Thursday, 21 May 2015

Aniseed and Orange Frangipane Jalousie

Or ...... my homage to the elusive Monegasque fougasse!

Monaco is a tiny principality nestled on the coast between France and Italy, so as you'd expect, the traditional foods of the country take their inspiration from both those countries, and from the sea. There are very few foods that are unique to Monaco; I found references to a salt cod dish, sweet and sour onions, and a sweet fougasse, but not much else.

Naturally, the sweet fougasse is what grabbed my attention when it came to making something for the Formula 1 Foods challenge over on Caroline Makes blog. The idea is to make a recipe inspired by the country where each round of the F1 Grand Prix is taking place. The Monaco GP stands out from the others - it's  a street race in very glamourous surroundings. Even if you're not interested in the race, you can admire the super-yachts as the cars race past the marina, or wait for the inevitable collisions as two powerful machines both try to take the same restricted road space at the same time!

At first, I thought the Monegasque fougasse was just a sweetened form of the usual bread recipe, flavoured with almonds, aniseed and orange flower water, but the more I looked for a recipe, the more doubtful I became about this. Many websites referred to pastries, and some to crisp biscuits. Admittedly, the only recipes I could find were for bread (and all the recipes looked as if they came from the same source), but a commentator on one of the recipes I looked at was adamant that the dough should not contain yeast!

Anyway - you know that I don't get on well with yeast doughs, so in the end I decided to take my inspiration from the flavours contained in the sweet fougasse, and make a frangipane filled pastry instead.

I used half a block of ready made all-butter puff pastry, which I rolled out and cut into two rectangles approximately 18 x 12cm. I made a frangipane mixture from 50g ground almonds, 50g caster sugar, the zest of a mandarin orange, 2 teaspoons orange flower water, 1/2 teaspoon of ground aniseed, 1 egg yolk and about half of a lightly beaten egg white, to make a stiff paste.


The frangipane was spread onto one of the pastry rectangles, leaving a 2cm border around the edge, which I brushed with some of the remaining egg white. I rolled the second piece of pastry a little larger, so that it would fit over the mound of frangipane, and placed it on top of the base, pressing down well around the border, then knocking up the edges of the pastry with the back of a knife. Finally I brushed the top with more egg white and sprinkled with a little crushed raw sugar mixed with a pinch of  whole aniseeds, and cut some slits across the top of the pastry, through to the frangipane beneath. This was baked for about 20-25 minutes at 200C, until the pastry was well risen and a dark golden colour.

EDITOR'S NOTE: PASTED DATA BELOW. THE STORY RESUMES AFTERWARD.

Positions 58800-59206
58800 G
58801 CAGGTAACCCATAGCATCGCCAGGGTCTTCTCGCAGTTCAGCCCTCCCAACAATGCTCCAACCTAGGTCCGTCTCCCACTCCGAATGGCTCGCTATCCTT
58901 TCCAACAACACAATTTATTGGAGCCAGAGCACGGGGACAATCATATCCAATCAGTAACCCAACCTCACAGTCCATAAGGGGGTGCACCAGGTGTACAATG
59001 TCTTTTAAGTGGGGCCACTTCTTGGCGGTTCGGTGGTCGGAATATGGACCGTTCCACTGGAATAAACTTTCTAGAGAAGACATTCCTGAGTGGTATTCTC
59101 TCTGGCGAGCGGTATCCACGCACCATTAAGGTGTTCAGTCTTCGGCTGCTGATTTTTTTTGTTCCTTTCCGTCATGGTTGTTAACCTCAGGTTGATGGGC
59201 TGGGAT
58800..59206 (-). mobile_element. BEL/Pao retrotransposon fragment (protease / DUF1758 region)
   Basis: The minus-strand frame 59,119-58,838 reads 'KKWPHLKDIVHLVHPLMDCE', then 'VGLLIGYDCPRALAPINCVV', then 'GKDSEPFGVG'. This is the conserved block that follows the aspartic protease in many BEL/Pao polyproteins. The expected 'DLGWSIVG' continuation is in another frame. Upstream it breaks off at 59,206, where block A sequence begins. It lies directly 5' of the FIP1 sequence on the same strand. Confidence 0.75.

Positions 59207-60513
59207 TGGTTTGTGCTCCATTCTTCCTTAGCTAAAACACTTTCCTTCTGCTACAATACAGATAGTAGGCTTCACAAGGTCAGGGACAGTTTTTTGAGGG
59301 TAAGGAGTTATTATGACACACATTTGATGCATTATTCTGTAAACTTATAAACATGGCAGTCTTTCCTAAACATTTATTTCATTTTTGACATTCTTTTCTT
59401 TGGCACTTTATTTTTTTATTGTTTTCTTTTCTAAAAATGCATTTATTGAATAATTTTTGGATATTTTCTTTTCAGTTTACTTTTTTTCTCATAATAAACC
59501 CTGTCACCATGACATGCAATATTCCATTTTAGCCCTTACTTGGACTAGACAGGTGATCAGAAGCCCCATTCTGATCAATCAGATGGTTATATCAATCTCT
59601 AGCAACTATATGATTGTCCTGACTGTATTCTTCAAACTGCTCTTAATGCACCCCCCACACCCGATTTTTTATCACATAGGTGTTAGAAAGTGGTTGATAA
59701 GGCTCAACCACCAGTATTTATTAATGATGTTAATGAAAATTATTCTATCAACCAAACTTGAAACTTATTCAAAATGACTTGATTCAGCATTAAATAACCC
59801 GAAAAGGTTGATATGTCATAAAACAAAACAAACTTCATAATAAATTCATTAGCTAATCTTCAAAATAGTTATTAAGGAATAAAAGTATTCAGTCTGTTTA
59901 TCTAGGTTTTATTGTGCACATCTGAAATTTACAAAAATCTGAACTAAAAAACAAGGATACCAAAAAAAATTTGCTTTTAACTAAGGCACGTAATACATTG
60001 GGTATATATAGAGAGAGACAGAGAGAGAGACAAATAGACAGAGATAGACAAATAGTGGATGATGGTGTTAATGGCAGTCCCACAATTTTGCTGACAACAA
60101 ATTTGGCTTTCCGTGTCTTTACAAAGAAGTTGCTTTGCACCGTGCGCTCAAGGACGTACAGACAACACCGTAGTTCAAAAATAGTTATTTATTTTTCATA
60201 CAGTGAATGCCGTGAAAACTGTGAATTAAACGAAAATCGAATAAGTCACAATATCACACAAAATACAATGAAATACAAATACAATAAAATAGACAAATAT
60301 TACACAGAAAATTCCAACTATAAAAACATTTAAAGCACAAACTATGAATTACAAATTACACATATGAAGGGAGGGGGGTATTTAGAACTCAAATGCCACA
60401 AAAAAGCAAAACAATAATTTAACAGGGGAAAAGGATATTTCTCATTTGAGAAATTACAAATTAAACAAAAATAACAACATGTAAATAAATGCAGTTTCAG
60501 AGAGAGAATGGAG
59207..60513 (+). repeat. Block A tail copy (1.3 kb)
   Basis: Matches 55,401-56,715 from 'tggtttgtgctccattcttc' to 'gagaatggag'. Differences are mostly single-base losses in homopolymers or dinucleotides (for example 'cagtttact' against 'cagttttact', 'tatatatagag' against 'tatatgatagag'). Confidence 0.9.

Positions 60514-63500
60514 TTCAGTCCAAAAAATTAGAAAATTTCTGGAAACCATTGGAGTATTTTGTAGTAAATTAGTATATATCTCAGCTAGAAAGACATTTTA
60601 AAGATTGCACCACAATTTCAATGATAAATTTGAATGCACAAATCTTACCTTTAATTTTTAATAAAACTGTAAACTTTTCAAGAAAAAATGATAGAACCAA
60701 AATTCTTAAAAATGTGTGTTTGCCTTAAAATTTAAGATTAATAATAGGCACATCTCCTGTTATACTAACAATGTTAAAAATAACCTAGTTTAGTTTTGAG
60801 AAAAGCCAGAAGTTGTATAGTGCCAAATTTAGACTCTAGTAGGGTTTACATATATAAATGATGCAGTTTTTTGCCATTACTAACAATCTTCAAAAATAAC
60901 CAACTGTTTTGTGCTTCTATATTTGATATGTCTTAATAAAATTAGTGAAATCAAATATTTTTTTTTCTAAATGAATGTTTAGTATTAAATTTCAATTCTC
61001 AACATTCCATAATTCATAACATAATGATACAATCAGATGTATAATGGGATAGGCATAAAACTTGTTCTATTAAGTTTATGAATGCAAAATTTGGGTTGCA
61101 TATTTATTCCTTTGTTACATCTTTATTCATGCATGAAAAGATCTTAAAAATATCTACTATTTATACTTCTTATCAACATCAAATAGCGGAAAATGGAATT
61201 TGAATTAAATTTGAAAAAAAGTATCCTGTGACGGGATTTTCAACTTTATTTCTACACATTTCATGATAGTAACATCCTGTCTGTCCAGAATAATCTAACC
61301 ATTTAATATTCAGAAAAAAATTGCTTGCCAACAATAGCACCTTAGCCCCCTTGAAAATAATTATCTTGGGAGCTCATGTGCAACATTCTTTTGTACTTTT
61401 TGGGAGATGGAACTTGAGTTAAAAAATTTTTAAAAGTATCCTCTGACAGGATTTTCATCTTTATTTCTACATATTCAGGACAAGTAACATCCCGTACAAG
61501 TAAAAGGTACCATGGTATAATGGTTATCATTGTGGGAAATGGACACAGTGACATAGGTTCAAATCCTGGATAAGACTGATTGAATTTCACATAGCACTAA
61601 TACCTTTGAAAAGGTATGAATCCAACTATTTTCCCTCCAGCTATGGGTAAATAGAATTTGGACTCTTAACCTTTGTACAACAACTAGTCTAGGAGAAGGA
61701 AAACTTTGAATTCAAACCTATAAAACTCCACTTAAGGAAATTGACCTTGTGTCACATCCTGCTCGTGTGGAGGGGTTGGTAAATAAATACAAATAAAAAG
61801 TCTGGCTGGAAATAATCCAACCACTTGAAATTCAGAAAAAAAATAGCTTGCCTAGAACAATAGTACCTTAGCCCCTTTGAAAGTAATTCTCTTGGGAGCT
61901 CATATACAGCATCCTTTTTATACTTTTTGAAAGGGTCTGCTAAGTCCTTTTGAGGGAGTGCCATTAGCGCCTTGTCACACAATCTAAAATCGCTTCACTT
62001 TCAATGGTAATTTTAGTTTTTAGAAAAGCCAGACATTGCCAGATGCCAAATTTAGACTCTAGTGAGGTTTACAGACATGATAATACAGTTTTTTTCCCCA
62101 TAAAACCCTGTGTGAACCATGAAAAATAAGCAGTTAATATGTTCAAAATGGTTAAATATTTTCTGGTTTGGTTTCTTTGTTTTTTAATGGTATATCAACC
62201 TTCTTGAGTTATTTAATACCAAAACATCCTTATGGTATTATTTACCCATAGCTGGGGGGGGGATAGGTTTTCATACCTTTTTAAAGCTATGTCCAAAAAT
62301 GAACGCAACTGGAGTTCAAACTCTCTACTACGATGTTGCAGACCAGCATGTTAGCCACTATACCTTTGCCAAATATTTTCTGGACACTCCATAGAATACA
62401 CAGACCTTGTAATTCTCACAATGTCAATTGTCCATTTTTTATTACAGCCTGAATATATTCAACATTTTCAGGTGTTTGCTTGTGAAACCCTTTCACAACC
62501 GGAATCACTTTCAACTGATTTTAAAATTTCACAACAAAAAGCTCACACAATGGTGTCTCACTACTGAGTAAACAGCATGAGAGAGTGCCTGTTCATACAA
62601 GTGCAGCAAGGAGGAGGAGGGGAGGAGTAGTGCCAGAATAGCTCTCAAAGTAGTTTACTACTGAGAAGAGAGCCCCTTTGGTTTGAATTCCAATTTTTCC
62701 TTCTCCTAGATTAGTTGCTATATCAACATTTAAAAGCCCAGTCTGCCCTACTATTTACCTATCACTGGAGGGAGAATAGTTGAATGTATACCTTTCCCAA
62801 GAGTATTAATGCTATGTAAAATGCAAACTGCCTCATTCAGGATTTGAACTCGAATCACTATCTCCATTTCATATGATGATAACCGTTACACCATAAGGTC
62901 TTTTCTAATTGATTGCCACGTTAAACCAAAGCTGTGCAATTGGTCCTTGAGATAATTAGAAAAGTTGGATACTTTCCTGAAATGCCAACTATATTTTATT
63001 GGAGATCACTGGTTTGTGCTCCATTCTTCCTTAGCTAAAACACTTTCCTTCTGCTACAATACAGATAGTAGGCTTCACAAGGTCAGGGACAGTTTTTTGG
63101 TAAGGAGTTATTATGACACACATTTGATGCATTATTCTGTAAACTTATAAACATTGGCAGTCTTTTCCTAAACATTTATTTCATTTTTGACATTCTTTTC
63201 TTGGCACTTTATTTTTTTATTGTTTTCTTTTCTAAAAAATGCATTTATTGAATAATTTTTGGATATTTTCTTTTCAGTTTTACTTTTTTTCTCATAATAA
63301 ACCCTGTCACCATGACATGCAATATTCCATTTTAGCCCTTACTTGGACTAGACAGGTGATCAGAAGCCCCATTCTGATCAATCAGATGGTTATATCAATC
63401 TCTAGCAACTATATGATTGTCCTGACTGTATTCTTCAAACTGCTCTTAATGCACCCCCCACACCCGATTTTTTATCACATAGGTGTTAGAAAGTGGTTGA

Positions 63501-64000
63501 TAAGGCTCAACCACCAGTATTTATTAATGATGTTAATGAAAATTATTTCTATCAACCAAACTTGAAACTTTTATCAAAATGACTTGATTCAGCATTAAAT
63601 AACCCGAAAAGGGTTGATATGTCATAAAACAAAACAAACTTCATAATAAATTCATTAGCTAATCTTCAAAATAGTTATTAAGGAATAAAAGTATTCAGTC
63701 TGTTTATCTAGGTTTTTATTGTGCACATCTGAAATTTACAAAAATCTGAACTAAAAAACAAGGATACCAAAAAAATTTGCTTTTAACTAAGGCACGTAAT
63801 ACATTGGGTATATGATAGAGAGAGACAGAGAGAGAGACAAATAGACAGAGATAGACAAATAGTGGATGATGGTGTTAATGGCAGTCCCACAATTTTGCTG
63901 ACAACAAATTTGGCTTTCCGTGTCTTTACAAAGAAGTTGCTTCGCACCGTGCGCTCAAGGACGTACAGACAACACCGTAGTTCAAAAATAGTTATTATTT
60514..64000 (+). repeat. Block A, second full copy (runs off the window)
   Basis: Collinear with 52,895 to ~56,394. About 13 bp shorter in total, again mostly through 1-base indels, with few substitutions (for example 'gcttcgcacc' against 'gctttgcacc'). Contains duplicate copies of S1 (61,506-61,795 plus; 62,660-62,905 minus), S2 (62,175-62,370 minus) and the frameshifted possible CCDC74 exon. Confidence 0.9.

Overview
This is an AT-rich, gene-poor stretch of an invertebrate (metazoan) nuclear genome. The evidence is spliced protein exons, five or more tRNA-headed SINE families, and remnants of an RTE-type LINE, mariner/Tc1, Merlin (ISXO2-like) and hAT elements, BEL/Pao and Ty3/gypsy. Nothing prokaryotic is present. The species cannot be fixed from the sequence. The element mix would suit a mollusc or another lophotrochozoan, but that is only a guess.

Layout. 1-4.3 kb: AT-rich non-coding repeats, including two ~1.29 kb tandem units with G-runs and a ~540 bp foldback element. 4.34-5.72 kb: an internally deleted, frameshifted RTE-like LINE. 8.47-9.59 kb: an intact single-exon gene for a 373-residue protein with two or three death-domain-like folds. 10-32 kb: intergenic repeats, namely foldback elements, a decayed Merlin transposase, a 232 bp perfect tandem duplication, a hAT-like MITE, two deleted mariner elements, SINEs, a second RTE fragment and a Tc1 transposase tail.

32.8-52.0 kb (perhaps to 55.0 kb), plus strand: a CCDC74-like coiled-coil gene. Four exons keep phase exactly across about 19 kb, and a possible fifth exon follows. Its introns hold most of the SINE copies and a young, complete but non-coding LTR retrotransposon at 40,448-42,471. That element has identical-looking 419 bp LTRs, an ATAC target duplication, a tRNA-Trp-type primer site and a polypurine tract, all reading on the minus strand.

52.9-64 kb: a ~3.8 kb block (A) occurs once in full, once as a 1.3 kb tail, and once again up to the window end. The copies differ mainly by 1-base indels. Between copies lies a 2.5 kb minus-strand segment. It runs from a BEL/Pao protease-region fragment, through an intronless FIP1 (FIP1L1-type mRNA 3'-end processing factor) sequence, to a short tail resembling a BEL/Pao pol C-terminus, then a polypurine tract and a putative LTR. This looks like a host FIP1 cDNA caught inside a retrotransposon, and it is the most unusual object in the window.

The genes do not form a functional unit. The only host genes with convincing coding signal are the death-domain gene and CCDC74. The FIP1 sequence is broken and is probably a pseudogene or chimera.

We both really enjoyed the flavour of the filling for this pastry. The aniseed was strong but not overwhelming, although, like caraway, it's a flavour that some people dislike. If you're not sure you like it, I'd recommend using less the first time you try it, especially if it's a sweet recipe. The orange notes were a more subtle backnote to the almonds and aniseed, but still noticeable. I also really liked the way the soft frangipane filling and crisp puff pastry worked together - a match made in heaven as far as I'm concerned!

The next F1 Grand Prix is in Canada - that should be easier to bake for!


5 comments:

Phil in the Kitchen said...

I'm very fond of some aniseed now and then and this sounds very fine to me. I've never tasted a genuine sweet fougasse and I think I'm too scruffy to get into Monaco. I did watch an apparently genuine native of Monaco making a fougasse on French TV last year, though, and he definitely used yeast.

Suelle said...

You're just adding to the mystery, Phil! ;)

Snowy said...

I like aniseed, but I've never tasted a sweet fougasse either. I looked at recipes on a few French sites and they all used yeast. Yours looks delicious, and I love the filling.

belleau kitchen said...

Oh good lord everything about this ticks so many boxes from pastry to marzipan to aniseed. I have to make this cake / bread thing!!

Caroline Muspratt said...

Thanks for being such a great contributor to Formula 1 Foods and for putting in so much effort! This bake looks amazing!